California Gov. Gavin Newsom on Friday signed a new state law that will stop police from arresting people for loitering for prostitution, an issue that divided sex workers and advocates during a rare nine-month delay since state lawmakers passed the bill last year.
“To be clear, this bill does not legalize prostitution,” Newsom said in a signing message. “It simply revokes provisions of the law that have led to disproportionate harassment of women” and transgender adults, he said, noting that Black and Latino women are particularly affected.
The bill will bar police in California from arresting anyone for loitering with the intent to engage in prostitution. Sen. Scott Wiener and other supporters said such arrest decisions often rely on an officer’s perception.
While Newsom said he agreed with the intent of the repeal, “we must be cautious about its implementation.” He said his administration will track crime and prosecution trends “for any possible unintended consequences” and, if so, work to correct them.
“For far too long, California law has been used to profile, harass and arrest transgender and gender-nonconforming people simply for existing in public spaces,” Tony Hoang, executive director of the LGTBQ rights group Equality California, said in praising the repeal.
The measure also will allow those who were previously convicted or are serving sentences to ask a court to dismiss and seal the record of the conviction.
Similar legislation became law in New York last year in what Wiener said is part of a broader effort to end violence toward and discrimination against sex workers.
“Everyone — no matter their race, gender or how they make a living — deserves to feel safe on our streets,” Wiener said in a statement thanking Newsom.
Wiener, Newsom’s fellow Democrat, used a parliamentary maneuver to delay Newsom’s consideration for months after the bill passed the Legislature in September. He hoped the pause would give proponents time to build more support, including by signing an online petition.
Opponents like the California Family Council countered with their own online petition as part of a monthslong tug-of-war.
The American Civil Liberties Union of California sought the legislation along with several groups backing transgender sex workers and others in the sex industry. It has support from public defenders, Los Angeles County District Attorney George Gascón, San Francisco District Attorney Chesa Boudin and numerous criminal justice reform groups. Voters recently recalled Boudin amid a campaign labeling him as soft on criminals.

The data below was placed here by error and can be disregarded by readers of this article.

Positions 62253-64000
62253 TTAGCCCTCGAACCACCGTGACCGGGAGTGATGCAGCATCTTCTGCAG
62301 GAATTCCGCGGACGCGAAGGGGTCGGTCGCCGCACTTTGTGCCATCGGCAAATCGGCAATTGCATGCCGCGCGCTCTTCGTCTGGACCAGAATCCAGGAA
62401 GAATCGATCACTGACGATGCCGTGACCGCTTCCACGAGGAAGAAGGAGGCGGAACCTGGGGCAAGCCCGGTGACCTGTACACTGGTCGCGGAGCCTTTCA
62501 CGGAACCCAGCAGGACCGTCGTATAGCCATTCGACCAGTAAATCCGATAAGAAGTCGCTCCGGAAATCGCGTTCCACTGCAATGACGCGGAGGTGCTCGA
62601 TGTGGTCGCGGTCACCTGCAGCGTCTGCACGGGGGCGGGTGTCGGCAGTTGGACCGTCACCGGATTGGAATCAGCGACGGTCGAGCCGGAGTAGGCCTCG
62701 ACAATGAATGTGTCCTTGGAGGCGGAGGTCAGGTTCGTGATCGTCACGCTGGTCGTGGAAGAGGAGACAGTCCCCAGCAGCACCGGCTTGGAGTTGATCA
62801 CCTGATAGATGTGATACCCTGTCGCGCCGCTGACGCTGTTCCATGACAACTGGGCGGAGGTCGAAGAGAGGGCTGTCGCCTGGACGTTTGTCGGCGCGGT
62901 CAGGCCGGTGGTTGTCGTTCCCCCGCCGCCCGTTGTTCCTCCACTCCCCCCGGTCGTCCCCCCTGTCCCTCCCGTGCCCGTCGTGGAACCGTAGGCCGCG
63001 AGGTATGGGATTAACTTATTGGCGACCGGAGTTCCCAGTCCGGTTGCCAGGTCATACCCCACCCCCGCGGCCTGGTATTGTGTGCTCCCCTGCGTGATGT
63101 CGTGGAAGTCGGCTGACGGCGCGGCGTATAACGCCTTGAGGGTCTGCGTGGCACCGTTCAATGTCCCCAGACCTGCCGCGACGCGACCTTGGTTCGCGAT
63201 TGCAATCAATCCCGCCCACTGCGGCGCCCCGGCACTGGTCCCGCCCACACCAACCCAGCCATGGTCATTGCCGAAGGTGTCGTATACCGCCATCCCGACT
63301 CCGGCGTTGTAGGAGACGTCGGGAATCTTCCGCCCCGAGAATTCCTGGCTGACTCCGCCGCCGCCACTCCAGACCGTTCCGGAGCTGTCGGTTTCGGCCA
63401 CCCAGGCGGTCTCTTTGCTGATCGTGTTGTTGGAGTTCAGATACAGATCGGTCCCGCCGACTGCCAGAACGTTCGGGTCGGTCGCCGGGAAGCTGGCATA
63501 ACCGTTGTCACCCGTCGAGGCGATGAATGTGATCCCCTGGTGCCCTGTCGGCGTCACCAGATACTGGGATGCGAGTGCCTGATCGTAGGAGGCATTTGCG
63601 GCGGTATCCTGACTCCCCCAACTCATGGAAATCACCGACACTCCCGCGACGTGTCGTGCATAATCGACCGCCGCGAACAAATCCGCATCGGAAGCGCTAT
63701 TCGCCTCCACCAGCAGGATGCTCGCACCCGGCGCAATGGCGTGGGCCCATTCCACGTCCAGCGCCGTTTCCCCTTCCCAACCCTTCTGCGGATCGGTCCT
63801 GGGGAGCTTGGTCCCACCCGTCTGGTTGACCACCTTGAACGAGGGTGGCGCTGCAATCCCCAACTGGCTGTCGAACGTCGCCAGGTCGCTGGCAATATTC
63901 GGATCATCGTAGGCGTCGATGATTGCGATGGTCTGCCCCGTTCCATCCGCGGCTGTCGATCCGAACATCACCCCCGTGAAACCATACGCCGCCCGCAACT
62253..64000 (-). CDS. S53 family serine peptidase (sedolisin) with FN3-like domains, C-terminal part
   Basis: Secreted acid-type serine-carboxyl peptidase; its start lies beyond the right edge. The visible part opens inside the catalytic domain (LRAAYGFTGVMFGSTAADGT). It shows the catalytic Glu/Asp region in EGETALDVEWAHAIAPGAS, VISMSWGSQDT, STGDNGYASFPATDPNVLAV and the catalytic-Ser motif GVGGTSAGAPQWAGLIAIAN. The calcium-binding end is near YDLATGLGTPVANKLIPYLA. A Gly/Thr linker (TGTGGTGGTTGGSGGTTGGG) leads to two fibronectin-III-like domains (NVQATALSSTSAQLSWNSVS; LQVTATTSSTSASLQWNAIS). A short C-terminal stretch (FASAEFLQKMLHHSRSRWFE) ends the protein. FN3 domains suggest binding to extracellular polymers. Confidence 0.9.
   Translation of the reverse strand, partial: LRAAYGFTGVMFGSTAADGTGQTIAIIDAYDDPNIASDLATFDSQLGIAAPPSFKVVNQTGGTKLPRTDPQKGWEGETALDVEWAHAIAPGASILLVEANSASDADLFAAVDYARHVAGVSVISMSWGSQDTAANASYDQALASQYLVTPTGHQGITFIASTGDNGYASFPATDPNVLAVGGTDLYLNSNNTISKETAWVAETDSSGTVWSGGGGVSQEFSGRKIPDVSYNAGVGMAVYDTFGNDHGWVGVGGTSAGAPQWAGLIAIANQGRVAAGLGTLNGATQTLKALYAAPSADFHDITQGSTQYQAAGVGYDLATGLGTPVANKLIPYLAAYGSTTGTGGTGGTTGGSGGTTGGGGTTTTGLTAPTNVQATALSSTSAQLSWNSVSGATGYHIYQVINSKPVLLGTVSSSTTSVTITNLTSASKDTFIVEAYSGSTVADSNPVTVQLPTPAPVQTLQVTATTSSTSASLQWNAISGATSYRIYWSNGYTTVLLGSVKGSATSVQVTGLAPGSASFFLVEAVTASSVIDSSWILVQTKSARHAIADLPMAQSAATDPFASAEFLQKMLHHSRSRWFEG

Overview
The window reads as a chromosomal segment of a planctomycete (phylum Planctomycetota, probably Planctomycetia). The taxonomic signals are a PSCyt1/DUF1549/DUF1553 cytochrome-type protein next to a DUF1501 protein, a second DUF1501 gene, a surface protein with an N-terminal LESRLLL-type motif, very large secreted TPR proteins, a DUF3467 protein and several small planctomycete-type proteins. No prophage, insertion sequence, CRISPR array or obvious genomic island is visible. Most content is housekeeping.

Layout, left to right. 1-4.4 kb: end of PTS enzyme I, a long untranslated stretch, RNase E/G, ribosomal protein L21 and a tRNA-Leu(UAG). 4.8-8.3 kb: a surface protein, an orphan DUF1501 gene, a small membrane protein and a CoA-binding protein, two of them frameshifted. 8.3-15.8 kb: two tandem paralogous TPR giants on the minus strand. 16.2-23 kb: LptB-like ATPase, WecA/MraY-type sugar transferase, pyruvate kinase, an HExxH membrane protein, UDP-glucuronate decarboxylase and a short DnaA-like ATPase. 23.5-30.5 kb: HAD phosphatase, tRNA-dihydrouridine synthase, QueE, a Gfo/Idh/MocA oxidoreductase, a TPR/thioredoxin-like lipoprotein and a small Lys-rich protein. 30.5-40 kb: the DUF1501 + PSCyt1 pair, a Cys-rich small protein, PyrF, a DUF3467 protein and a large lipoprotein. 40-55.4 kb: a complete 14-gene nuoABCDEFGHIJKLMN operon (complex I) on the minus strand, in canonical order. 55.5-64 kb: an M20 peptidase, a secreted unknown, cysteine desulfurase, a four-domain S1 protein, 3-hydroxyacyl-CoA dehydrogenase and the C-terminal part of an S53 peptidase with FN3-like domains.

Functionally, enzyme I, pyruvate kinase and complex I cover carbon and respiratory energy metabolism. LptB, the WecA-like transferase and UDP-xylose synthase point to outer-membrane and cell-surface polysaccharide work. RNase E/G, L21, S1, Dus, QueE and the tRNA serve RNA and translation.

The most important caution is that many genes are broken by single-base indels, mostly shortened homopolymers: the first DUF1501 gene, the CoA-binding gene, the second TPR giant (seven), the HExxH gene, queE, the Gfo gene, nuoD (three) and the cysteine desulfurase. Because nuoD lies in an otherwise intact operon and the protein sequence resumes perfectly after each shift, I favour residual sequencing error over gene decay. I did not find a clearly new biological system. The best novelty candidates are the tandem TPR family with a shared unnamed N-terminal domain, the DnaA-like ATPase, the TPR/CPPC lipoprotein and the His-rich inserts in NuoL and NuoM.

The loitering law allows police “to criminalize otherwise legal activities like walking, dressing or standing in public,” the ACLU said.
Moreover, workers who fear arrest for loitering “are more vulnerable to exploitation and violence, and face greater barriers to accessing safe housing and legal employment,” the group argued.
The nonpartisan National Center on Sexual Exploitation took the opposite view, saying that ending the law would make it easier for traffickers and sex buyers to exploit vulnerable people.
“Many officers rely on the loitering laws to initiate trafficking investigations that have led to serious convictions for traffickers and pimps,” said Stephany Powell, a former LAPD vice sergeant and now the center’s director of law enforcement training and survivor services.
The Los Angeles County Sheriff’s Department and the 75,000-member Peace Officers Research Association of California objected that the law would make it harder both to confront those who commit crimes related to prostitution and human trafficking and to help those who are being victimized.
Several victims and advocates also opposed the bill.
“Instead of providing help to survivors, this bill is hurting them. It’s increasing demand,” said Vanessa Russell, founder of the anti-sex-trafficking organization Love Never Fails in the San Francisco Bay Area.
“If there is no intervention allowed by law enforcement, fatalities will increase,” added Hannah Diaz, who was among survivors who joined Russell at an event last year opposing the bill.
The loitering bill is the latest of several related measures that became law in recent years.
A bill passed in 2016 bars arresting minors for prostitution, with the intent that they instead be treated as victims.
A 2019 bill bars arresting sex workers if they are reporting various crimes as a victim or witness. The same law bans using possession of condoms as reason for an arrest.